Home Git The ultimate guide to using the Git push command in Linux

The ultimate guide to using the Git push command in Linux

The git push command is pivotal in synchronizing local changes with remote repositories. This guide offers an exhaustive exploration, ensuring every Linux developer can update repositories with confidence.

by Arun Kumar
Published: Updated:
git push command

As I reminisce about my early days navigating the Linux system, I recall feeling overwhelmed by the complexities of Git. However, looking back, it was a thrilling experience. Today, I aim to provide you with a comprehensive guide to one of Git’s most frequently used commands: git push. This command is crucial for efficient collaboration on projects, and gaining a deep understanding of its workings can significantly improve your version control abilities. So, let’s take on this journey and explore the vast possibilities of git push!

Understanding the basics: What is git push?

In the world of Git, once you’ve made changes to your codebase and committed those changes, you need a way to share them with others. That’s where git push enters the scene. This command allows you to send your committed changes to a remote repository so others can access them. Think of it as handing over a baton in a relay race. It’s a simple concept, but there are various ways and methods to do it, which can make it seem complex at times.

General syntax of git push

Before diving deep, let’s understand the general syntax:

git push [remote-name] [branch-name]


  • remote-name: It’s the name of the remote repository. By default, the origin is commonly used.
  • branch-name: The name of the branch you want to push.

Simple push: Sending your changes to the main branch

The most straightforward way to push your changes is when you’re working on the main branch:

git push origin main


Counting objects: 5, done.
Delta compression using up to 8 threads.
Compressing objects: 100% (5/5), done.
Writing objects: 100% (5/5), 570 bytes | 570.00 KiB/s, done.
Total 5 (delta 3), reused 0 (delta 0)
To https://github.com/username/repo.git
   9f3c9c2..eb28a83  main -> main

I’ve always loved the simplicity of this command. It reminds me of the early days when I was learning Linux. But as projects grow, so does the complexity.

Pushing to different branches

Sometimes, you’re not working on the main branch, but rather on a feature or bug-fix branch. In such cases, you’d use:

git push origin your-branch-name


Total 0 (delta 0), reused 0 (delta 0)
To https://github.com/username/repo.git
 * [new branch]      your-branch-name -> your-branch-name

A word of caution: Always ensure you’re pushing to the right branch. I’ve had my share of embarrassing moments pushing to the wrong branch. Trust me, it’s a rite of passage!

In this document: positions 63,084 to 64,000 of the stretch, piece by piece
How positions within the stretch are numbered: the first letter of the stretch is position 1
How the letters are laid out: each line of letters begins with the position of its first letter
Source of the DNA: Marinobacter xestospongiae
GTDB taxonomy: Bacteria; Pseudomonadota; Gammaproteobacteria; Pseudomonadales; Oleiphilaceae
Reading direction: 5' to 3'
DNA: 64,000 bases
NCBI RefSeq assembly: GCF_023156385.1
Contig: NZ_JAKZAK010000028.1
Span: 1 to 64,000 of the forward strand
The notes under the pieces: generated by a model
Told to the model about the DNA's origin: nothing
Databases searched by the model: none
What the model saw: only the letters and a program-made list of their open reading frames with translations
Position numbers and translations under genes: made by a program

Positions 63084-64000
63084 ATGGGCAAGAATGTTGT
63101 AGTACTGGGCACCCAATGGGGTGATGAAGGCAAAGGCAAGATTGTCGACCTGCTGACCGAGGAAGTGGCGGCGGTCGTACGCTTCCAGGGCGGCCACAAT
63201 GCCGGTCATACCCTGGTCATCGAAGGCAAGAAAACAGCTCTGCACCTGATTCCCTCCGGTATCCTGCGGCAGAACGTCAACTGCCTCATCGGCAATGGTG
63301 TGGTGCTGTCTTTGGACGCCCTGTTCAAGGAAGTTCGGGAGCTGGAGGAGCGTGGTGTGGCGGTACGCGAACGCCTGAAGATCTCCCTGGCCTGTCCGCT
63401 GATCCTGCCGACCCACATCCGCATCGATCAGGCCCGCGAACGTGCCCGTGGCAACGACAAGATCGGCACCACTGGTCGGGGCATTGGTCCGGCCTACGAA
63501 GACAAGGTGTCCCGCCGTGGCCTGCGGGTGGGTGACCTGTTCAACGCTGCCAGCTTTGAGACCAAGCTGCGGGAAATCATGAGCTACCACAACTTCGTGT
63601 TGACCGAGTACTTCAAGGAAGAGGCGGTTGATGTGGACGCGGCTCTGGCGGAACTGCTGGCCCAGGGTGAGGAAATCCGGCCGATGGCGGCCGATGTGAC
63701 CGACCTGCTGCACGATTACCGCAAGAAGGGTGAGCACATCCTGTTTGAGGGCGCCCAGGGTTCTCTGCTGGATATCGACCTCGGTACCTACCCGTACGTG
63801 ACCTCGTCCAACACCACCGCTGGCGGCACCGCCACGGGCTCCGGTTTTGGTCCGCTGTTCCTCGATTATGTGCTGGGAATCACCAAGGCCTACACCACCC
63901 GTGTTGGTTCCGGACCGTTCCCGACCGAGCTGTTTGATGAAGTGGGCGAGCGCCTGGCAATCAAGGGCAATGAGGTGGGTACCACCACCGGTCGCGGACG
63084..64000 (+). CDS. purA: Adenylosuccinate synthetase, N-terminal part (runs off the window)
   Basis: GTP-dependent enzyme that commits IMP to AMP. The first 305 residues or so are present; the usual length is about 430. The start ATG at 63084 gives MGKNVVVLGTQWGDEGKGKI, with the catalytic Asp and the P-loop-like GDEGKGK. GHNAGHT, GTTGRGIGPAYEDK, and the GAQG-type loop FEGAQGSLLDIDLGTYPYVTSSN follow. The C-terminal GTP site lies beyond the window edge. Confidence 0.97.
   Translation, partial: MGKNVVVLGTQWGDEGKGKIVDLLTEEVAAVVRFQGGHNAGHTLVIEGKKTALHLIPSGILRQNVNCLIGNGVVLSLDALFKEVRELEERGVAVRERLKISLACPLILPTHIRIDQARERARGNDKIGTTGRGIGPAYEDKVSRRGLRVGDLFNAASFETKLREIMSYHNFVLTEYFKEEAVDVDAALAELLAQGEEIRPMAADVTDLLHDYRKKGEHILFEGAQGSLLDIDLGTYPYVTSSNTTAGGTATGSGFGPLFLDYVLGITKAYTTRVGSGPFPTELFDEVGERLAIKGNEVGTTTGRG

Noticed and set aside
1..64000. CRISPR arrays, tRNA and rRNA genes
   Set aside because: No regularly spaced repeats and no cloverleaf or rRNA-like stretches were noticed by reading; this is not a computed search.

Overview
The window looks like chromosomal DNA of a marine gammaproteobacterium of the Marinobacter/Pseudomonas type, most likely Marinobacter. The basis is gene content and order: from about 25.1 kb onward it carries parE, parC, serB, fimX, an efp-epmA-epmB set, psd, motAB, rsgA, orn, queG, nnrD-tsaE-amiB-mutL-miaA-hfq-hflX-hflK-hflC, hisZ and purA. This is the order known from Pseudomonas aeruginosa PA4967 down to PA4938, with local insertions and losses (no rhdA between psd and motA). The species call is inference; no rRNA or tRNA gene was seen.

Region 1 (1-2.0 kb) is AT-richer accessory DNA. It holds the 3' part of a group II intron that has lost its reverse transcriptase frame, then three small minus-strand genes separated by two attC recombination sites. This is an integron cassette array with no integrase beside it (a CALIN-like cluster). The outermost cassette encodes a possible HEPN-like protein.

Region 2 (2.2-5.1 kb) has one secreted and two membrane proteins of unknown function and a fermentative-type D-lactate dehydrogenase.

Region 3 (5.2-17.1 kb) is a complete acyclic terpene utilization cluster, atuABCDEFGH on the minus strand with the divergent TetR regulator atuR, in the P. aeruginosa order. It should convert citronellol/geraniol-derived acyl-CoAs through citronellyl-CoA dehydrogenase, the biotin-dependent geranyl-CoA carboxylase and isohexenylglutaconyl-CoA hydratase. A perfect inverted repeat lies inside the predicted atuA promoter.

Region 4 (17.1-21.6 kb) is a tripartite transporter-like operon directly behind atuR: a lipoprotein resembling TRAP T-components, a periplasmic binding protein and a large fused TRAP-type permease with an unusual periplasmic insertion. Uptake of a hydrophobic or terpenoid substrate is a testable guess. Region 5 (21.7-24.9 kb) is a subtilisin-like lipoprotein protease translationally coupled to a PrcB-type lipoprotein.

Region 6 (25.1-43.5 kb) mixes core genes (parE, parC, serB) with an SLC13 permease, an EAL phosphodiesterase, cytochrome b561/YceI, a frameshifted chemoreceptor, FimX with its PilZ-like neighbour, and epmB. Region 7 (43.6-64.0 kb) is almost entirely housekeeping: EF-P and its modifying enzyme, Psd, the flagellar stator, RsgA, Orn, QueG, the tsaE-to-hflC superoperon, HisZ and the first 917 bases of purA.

Pushing with tags

Tags in Git are often used to mark specific points as important, usually for releases. If you’ve created a new tag and want to push it, do:

git push origin --tags


Total 0 (delta 0), reused 0 (delta 0)
To https://github.com/username/repo.git
 * [new tag]         v1.0 -> v1.0

It’s a neat feature I wish I had known about earlier in my coding journey. It would have saved me from scrolling through endless commits looking for release points!

Force pushing: Tread with caution

Sometimes, you might find the need to overwrite changes in the remote repository with what you have locally. That’s when you’d use the --force option. But be very careful, as it can overwrite changes made by others:

git push origin your-branch-name --force


Total 0 (delta 0), reused 0 (delta 0)
To https://github.com/username/repo.git
 + 9f3c9c2...eb28a83 your-branch-name -> your-branch-name (forced update)

I cannot stress enough how crucial it is to communicate with your team before force pushing. It can potentially wipe out someone else’s hard work, and I’ve been on both sides of that coin.

Setting the upstream branch

At times, when working with a new branch, Git might not know where to push your changes. You can set an upstream branch using:

git push -u origin your-branch-name

Once set, you can simply use git push in the future without specifying the branch name.


Branch 'your-branch-name' set up to track remote branch 'your-branch-name' from 'origin'.
Everything up-to-date

It’s like setting a default TV channel. Once done, you just hit the power button, and you’re good to go!

Git push command summary

Use this table as a quick reference for git push commands. Always be cautious and consult documentation or peers when in doubt.